FIG. 2 shows one embodiment of the disclosed injector cartridge in an open position. Flexible medical implant 80 is placed in chamber 42. As shown in FIG. 2, the injector cartridge is generally a tubular member having two segments pivoted to each other along a longitudinal axis. Wings 48 and 49 extend outwardly from the segments. As shown in FIGS. 2A and 2B, implant 80 is placed so that its edge is located under guide 50. When injector cartridge 40 is closed, as shown in FIG. 3, implant 80 is preferably folded. As shown in FIG. 3A, guide 50 then extends downward into chamber 42 and edges 81 and 82 of implant 80 are aligned on each side of guide 50. This prevents implant 80 from rotating around longitudinal axis 60. Guide 50 extends into injection tube 44. Chamber 42 and injection tube 44 form channel 46 through which plunger 52 and implant 80 pass. In one embodiment, latch 62 is used to keep injector cartridge 40 closed once implant 80 is placed therein. Latch 62 may be located anywhere on injector cartridge 40 where it may fulfill the function of holding injector cartridge 40 closed. In an alternative embodiment, injector cartridge 40 is designed to bias it to the open position when wings 48 and 49 are pulled apart and/or to bias to the closed position when wings 48 and 49 are brought into proximity with one another.

The preferred guide 50 is shown located at the both edges of chamber 42, as shown in FIGS. 2B and 3A, and wings 48 and 49 as this location is optimal for folding implant 80 around guide 50 without excessive handling of implant 80. This configuration also reduces the risk of implant 80 being caught between wings 48 and 49 and damaged during folding. However, guide 50 may be located at only one edge or elsewhere in chamber 42 and remain within the scope of the invention. The preferred guide also has the advantage of holding implant 80 in place during folding. The preferred shape for guide 50 is an elevated ridge with a rounded top, as shown in the drawings, but other shapes may be desirable for reasons, such as reduced manufacturing cost, and are within the scope of the disclosed apparatus and methods. Guide 50 may also be of different sizes—e.g., wider and/or longer—to fill more or less of the space in chamber 42 and/or channel 46. Guide is preferably substantially straight for ease of use, but other configurations are possible within the scope of the disclosed apparatus and methods.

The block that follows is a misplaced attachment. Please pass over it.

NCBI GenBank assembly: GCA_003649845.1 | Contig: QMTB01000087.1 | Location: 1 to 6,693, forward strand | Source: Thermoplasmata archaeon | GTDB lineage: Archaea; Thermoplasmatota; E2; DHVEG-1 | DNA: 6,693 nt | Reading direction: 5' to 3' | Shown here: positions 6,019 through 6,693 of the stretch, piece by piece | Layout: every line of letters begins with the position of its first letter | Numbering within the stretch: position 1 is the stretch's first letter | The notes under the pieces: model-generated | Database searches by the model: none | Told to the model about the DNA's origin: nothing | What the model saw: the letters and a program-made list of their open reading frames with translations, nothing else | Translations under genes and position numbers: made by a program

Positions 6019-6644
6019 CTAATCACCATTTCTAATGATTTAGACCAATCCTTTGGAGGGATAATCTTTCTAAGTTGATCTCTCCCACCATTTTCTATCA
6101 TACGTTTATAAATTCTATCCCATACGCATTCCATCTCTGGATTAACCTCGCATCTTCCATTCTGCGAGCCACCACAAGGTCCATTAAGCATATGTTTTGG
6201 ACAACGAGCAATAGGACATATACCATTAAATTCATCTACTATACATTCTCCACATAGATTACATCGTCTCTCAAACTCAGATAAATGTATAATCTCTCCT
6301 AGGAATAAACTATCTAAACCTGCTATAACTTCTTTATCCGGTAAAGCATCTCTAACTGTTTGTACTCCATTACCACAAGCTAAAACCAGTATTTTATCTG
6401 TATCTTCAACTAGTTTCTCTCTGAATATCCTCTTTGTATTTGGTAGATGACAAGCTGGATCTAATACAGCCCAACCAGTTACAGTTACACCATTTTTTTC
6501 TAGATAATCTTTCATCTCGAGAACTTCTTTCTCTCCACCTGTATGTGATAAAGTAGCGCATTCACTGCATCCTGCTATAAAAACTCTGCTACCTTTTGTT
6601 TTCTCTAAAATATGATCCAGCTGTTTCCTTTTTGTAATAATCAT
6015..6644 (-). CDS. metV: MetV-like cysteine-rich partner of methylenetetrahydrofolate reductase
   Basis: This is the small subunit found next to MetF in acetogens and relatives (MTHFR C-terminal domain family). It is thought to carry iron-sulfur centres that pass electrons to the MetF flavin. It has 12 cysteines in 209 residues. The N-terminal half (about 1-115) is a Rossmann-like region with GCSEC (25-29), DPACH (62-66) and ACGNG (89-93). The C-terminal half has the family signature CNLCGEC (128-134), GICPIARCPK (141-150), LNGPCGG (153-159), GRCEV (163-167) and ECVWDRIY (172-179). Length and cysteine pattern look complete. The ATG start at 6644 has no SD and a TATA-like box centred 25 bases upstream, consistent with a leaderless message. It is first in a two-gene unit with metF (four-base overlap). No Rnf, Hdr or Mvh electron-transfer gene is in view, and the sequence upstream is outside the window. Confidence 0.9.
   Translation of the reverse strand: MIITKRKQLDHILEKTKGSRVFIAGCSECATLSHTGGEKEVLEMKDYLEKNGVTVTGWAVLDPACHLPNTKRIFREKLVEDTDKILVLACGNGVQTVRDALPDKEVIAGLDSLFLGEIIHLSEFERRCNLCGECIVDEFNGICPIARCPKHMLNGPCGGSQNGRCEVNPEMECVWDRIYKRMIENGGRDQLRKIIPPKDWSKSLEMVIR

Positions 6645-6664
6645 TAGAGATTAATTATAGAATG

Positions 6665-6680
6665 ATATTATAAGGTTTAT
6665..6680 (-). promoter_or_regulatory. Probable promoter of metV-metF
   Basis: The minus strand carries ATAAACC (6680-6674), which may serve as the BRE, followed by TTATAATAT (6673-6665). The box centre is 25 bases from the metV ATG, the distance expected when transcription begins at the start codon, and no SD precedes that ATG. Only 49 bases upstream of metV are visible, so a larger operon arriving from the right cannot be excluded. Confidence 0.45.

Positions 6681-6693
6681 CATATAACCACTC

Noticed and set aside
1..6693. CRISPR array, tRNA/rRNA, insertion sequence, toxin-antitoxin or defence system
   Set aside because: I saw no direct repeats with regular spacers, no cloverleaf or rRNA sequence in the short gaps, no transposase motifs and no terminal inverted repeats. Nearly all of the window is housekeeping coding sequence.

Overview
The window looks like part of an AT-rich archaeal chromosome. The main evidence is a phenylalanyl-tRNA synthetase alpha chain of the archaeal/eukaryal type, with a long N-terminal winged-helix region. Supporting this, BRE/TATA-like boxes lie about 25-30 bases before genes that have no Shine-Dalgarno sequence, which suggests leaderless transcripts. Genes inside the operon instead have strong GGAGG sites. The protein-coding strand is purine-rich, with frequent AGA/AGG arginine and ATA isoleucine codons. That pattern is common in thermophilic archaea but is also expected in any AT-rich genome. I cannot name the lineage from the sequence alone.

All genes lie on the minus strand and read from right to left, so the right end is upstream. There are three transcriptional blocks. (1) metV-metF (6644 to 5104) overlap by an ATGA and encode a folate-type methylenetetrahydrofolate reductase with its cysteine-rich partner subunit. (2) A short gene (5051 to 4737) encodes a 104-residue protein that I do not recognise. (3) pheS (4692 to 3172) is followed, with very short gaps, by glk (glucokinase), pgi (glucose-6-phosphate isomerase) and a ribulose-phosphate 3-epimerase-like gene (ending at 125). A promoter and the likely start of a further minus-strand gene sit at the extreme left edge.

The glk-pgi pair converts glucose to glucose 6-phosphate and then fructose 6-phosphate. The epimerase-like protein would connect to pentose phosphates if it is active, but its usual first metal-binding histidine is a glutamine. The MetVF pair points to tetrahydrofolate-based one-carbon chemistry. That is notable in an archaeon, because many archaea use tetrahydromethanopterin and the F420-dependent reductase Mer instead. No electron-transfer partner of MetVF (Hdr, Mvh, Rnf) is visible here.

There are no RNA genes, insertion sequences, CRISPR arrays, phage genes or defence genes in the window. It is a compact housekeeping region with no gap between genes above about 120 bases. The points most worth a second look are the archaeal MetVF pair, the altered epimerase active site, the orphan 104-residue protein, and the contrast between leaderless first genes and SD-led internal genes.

In one embodiment, injector cartridge 40 may be held in injector 54, an example of which is shown in FIG. 4. If an injector 54 is used, injector cartridge 40 is placed in receiving slot 56 and held in a closed position. Injector 54 includes plunger 52 which is aligned with injector cartridge 40 and chamber 42 along longitudinal axis 60. Plunger 52 is used to move implant 80 along guide 50 out of chamber 42 through injection tube 44 into recipient. As shown in FIG. 5, plunger 52 may include groove 62 that is shaped to fit around guide 50 or may have any other shape that allows it to push implant 80 into recipient.

Alternatively, injector cartridge 40 may be held closed by hand or by latch 62 and used with plunger assembly 58, an example of which is shown in FIG. 6. Plunger 52 is aligned with injector cartridge 40 and chamber 42 along longitudinal axis 60. Plunger 52 is used to move implant 80 along guide 50 out of chamber 42 through injection tube 44 into recipient. Plunger 52 may be mated to fit around guide 50 or may have any other shape that allows it to push implant 80 into recipient.

FIG. 7 shows another embodiment of injector cartridge 40. Chamber is accessed by opening lid 66, which may be connected by hinge 64 or may separate completely from injector cartridge 40. As shown in FIG. 7A, flanges 68 are positioned to either side of implant 80 and preferably near the edge of the opening created by opening lid 66. Flanges 68, which may be included in other embodiments, help keep implant 80 in place during the process of closing lid 66. As shown in FIG. 7B, there is preferably a pivot point at or near the bottom of injector cartridge 40. Injector cartridge 40 is opened and loaded with implant 80 being placed between flanges 68. Injector cartridge 40 is then flexed to the proper position for closing, which is the position where lid 66 can be closed and latch 62 closed.

Alternatively, folding of implant 80 may be accomplished by gradually narrowing channel 46 along which implant 80 passes such that implant 80 is folded as it travels down channel 46 to recipient.

Implant 80 may be shipped in place in injector cartridge 40 or may be shipped separately. If implant 80 is shipped with injector cartridge 40, they are preferably immersed in saline solution. This eliminates or significantly reduces the need to handle implant 80 as part of the implantation process, which in turn reduces the risk of complications such as infection.

Although the present invention has been described with reference to specific details, it is not intended that such details should be regarded as limitations on the scope of the invention, except as and to the extent that they are included in the accompanying claims.

Patent Citations
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US7156854May 28, 2003Jan 2, 2007Alcon, Inc.Lens delivery system
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Referenced by
Citing PatentFiling datePublication dateApplicantTitle
US8961531 *Dec 16, 2011Feb 24, 2015Novartis AgIntraocular lens transfer case
US20120158007 *Jun 21, 2012Kyle BrownIntraocular lens transfer case
Classifications
U.S. Classification606/107
International ClassificationA61F9/00
Cooperative ClassificationA61F2/1678
European ClassificationA61F2/16C12
Legal Events
DateCodeEventDescription
Sep 22, 2014SULPSurcharge for late payment
Sep 22, 2014FPAYFee payment
Year of fee payment: 4